Furthermore, unsuccessful attempts to reduce or stop substance misuse are common in people with addiction. Many of us struggling with addiction find it challenging to quit on our own despite our desire to stop. These failed attempts to regain control over our behaviour can lead to feelings of helplessness and frustration.

In summary, behavioural and social signs of addiction encompass a range of behaviours and actions that indicate the presence of addiction in our lives. Recognising these signs is essential for early intervention and support to help us address our addiction and work towards the recovery we desperately need.

Physical Signs and Symptoms of Addiction

Physical symptoms are another crucial aspect of addiction, reflecting the serious impact that substance abuse or addictive behaviours can have on our bodies. These symptoms often serve as visible and tangible indicators of our struggle.

One of the most immediate physical signs of addiction is tolerance, where the body adapts to the substance or behaviour over time. We tend to need more to achieve that high. This growing tolerance leads to an increase in our substance consumption, putting strain on our bodies.

Withdrawal symptoms are another prominent physical aspect of addiction. When we try to reduce or stop our substance use or addictive behaviour, we often experience uncomfortable and sometimes painful symptoms. These can include nausea, sweating, tremors, muscle aches, and intense cravings, highlighting our body’s dependence.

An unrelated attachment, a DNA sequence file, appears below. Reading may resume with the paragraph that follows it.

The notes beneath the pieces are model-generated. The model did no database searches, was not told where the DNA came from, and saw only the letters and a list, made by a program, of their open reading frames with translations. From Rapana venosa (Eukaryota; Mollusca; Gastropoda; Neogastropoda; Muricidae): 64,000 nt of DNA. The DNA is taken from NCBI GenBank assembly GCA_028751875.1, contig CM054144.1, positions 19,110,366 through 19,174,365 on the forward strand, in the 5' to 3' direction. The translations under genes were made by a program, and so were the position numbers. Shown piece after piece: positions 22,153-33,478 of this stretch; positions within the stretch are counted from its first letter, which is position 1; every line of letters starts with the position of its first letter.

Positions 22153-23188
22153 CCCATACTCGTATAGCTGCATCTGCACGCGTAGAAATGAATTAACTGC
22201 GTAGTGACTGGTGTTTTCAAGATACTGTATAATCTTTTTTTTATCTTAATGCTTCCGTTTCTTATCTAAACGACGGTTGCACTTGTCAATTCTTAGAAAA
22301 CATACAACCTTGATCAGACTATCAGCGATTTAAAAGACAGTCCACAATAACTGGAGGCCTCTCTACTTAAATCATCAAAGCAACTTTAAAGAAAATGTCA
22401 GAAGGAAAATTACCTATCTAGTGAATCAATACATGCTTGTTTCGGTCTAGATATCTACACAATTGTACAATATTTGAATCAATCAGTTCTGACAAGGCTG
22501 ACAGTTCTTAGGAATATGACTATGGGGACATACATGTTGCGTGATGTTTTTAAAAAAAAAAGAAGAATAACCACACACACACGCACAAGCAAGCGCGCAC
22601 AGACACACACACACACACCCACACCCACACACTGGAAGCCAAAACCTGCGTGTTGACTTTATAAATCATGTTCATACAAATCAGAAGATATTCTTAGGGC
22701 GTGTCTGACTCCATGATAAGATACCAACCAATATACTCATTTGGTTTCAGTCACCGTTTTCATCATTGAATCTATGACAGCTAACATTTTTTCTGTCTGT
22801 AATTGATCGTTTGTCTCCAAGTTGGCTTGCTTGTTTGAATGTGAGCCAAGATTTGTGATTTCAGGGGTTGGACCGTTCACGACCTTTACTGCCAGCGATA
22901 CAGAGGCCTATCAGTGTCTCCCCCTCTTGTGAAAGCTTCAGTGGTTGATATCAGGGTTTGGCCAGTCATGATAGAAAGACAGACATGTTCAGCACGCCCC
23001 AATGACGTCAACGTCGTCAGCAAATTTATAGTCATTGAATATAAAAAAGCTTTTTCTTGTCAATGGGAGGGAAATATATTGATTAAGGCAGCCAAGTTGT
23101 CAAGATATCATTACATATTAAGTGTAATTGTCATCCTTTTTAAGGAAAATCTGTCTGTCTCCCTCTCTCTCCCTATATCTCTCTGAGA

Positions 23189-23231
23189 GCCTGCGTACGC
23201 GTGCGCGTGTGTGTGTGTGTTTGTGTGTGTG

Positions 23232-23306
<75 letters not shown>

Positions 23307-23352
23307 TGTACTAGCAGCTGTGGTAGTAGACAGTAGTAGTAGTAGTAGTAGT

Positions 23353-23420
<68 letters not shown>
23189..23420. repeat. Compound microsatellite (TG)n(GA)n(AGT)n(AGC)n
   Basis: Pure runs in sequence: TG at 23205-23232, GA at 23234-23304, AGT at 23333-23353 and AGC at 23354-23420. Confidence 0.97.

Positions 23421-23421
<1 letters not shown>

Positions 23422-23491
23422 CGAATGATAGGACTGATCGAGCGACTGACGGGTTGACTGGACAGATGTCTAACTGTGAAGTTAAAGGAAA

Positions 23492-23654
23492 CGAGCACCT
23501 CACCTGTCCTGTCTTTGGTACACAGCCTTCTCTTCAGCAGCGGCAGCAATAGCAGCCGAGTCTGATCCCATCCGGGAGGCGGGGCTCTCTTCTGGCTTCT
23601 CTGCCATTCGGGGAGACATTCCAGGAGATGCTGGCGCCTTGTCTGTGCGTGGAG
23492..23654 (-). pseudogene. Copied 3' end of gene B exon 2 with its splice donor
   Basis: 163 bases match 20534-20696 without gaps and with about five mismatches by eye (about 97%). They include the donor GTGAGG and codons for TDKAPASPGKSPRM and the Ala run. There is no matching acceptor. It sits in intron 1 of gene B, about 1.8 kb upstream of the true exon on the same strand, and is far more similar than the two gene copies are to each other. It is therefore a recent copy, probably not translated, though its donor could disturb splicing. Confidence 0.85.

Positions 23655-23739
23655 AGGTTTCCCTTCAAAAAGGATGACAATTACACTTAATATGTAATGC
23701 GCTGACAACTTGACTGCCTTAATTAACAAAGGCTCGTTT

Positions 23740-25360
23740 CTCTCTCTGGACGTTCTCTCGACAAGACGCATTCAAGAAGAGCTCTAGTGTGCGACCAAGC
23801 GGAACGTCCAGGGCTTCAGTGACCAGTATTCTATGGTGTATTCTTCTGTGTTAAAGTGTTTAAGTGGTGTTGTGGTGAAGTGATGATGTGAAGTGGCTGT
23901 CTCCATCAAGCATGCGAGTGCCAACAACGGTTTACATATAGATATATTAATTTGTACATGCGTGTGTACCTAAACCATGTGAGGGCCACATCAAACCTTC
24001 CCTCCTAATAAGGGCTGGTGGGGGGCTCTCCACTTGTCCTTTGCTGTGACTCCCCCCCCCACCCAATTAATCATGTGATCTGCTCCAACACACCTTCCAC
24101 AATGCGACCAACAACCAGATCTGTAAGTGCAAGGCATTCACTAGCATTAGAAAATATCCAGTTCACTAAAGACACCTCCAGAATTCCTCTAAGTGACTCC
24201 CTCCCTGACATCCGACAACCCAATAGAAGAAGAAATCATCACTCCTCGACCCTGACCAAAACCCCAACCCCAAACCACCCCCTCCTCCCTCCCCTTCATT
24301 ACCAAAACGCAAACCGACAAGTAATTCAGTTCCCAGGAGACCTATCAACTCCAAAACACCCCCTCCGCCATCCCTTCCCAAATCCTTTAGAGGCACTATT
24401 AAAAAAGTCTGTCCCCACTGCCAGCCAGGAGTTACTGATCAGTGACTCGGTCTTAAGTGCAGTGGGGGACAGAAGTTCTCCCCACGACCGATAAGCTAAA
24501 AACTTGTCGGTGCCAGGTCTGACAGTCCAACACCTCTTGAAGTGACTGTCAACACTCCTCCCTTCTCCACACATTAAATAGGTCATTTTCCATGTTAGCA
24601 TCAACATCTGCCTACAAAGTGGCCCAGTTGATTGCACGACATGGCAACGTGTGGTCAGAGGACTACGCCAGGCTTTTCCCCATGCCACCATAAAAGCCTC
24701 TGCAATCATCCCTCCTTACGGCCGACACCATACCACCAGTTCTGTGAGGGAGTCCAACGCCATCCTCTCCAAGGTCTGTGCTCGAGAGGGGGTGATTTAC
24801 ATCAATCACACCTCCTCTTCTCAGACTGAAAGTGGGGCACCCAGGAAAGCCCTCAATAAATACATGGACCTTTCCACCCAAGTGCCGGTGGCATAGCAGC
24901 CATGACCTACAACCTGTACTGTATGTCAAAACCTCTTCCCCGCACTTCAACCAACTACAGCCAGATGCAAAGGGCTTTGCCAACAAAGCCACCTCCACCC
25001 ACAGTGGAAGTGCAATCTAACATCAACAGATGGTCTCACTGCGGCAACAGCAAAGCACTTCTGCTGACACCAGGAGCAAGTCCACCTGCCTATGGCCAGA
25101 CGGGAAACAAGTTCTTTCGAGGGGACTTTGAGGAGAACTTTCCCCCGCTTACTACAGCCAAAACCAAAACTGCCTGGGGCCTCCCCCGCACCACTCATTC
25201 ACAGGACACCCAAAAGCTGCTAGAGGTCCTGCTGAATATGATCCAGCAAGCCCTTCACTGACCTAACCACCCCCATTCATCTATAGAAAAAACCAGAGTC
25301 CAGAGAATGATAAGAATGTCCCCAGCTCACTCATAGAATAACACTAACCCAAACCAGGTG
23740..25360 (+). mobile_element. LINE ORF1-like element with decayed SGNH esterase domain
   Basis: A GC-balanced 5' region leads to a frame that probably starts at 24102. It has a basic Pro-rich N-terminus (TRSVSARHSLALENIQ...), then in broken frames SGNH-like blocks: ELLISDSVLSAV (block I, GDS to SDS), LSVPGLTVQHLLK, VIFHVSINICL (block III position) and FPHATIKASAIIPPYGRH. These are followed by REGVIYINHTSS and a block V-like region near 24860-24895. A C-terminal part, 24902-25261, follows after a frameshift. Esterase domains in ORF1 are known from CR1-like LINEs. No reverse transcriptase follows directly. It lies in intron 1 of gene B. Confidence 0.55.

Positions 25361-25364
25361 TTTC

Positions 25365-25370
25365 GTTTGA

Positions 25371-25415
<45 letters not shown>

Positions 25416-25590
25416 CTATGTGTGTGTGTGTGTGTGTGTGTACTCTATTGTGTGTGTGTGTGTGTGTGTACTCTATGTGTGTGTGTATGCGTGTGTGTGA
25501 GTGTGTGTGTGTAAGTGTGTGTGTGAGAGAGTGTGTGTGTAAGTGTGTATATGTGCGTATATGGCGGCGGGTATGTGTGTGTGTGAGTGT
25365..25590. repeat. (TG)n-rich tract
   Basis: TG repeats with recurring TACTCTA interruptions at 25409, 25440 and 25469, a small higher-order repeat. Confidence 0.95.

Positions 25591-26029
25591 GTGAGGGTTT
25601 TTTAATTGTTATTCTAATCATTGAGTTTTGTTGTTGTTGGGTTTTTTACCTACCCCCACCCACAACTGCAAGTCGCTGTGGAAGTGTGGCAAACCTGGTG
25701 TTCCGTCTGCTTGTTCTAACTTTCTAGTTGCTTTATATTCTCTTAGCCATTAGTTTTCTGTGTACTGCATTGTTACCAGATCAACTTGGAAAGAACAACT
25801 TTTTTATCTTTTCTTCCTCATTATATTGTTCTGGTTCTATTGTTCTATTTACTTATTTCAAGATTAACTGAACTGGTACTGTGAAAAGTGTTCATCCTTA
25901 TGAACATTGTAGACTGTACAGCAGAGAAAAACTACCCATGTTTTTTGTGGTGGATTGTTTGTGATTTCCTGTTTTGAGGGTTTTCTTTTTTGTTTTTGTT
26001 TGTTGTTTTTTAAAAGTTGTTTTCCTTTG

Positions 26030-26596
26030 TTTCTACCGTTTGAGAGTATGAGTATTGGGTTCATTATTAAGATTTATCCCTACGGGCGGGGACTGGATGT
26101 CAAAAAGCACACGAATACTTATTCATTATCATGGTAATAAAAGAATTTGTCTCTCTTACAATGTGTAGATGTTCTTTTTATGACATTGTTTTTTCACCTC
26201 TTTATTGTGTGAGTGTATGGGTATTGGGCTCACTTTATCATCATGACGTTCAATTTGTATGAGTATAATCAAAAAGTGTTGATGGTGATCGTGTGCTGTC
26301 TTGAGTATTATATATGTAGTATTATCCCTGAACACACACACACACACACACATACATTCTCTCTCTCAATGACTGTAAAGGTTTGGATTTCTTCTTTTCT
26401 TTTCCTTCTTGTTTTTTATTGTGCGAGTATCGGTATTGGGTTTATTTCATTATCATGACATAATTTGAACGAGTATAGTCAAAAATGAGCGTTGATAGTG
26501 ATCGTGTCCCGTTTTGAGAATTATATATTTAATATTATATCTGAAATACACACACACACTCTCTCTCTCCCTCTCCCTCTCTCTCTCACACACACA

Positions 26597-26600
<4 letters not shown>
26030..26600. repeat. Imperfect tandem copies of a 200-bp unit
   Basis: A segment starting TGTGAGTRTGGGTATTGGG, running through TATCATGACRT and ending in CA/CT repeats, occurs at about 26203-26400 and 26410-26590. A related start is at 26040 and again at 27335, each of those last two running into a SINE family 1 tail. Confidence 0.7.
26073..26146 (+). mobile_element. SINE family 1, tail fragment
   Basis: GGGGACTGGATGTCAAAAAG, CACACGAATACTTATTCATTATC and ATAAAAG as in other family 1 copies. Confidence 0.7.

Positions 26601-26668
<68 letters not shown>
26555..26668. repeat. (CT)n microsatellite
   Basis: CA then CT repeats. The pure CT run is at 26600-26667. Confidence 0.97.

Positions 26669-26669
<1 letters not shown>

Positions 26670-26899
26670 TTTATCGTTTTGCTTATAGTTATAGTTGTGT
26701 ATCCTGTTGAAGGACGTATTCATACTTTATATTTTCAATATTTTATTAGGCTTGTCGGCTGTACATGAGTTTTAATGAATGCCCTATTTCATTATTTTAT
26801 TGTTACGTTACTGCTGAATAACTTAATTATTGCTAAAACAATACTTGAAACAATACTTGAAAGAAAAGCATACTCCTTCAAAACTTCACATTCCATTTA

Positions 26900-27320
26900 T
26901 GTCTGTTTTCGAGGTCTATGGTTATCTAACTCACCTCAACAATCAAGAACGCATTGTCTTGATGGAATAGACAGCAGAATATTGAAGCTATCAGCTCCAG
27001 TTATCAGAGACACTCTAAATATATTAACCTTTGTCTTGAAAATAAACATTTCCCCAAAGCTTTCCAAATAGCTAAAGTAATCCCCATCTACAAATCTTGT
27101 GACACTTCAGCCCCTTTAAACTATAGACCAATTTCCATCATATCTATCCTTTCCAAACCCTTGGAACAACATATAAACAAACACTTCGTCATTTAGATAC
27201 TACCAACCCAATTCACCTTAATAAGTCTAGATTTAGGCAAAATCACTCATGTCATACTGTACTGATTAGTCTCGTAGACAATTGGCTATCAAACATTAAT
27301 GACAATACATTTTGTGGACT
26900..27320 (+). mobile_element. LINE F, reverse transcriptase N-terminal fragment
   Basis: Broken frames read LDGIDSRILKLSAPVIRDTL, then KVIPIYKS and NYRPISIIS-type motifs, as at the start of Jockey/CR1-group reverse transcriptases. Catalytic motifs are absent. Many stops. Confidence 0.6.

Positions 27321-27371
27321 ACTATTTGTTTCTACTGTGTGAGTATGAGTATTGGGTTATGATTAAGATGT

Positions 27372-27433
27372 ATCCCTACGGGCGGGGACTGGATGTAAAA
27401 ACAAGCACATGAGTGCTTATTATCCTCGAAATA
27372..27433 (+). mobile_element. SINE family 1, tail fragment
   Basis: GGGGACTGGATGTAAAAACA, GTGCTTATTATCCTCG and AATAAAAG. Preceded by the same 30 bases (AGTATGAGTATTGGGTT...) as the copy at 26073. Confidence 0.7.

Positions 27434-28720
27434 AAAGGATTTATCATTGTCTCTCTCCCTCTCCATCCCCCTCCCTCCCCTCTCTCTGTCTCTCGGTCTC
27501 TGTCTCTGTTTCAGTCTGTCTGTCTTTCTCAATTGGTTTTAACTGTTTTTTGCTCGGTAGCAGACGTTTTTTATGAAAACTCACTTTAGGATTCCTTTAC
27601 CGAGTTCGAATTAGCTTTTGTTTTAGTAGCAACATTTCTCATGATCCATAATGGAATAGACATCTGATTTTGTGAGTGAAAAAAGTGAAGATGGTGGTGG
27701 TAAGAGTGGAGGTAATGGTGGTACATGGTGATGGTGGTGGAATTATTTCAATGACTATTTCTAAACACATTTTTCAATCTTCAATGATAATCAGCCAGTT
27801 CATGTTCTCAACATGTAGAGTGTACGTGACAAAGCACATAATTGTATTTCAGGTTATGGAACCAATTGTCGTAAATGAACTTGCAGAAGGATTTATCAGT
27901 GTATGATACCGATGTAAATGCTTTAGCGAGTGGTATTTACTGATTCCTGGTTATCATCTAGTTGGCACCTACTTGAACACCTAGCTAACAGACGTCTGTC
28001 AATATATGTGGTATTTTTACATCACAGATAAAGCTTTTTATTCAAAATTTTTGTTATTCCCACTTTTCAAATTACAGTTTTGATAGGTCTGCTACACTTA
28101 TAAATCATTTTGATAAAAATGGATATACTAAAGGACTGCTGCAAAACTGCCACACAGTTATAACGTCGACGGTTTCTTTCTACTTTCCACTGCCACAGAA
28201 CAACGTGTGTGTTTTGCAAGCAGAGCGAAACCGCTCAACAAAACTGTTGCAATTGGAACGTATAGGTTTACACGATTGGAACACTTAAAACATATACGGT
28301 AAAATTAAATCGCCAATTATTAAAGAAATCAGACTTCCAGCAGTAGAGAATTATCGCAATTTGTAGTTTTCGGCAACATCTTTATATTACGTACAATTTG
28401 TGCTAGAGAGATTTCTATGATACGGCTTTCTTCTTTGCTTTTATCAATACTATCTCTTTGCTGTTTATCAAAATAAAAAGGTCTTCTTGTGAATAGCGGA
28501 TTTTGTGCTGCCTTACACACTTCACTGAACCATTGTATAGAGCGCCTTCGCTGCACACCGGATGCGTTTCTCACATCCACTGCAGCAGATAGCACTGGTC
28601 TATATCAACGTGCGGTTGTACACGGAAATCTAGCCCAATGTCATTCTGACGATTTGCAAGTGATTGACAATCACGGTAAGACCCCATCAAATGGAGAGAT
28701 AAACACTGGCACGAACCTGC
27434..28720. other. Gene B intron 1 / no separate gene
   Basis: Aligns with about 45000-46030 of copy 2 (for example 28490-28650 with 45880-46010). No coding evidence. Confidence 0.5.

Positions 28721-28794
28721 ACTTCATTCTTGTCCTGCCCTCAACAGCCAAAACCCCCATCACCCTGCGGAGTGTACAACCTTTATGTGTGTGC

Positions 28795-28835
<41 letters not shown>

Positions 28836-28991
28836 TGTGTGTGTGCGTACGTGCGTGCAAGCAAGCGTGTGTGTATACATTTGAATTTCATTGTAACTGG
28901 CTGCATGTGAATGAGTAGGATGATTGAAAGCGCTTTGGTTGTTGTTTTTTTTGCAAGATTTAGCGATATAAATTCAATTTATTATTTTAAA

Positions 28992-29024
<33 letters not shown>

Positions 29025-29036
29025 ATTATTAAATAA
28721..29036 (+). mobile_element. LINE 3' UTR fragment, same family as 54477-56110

Changes in appetite and weight can also occur with addiction. For some of us, addiction leads to reduced appetite and weight loss. In contrast, others may experience increased hunger and weight gain due to their addictive behaviours.

The impact of addiction on sleep patterns is also significant. Addiction often leads to sleep-related challenges, including difficulty falling asleep, staying asleep, or experiencing restorative sleep. Chronic sleep problems can further contribute to physical health issues and overall well-being. There may even be times when we can’t remember whether or not we have even slept.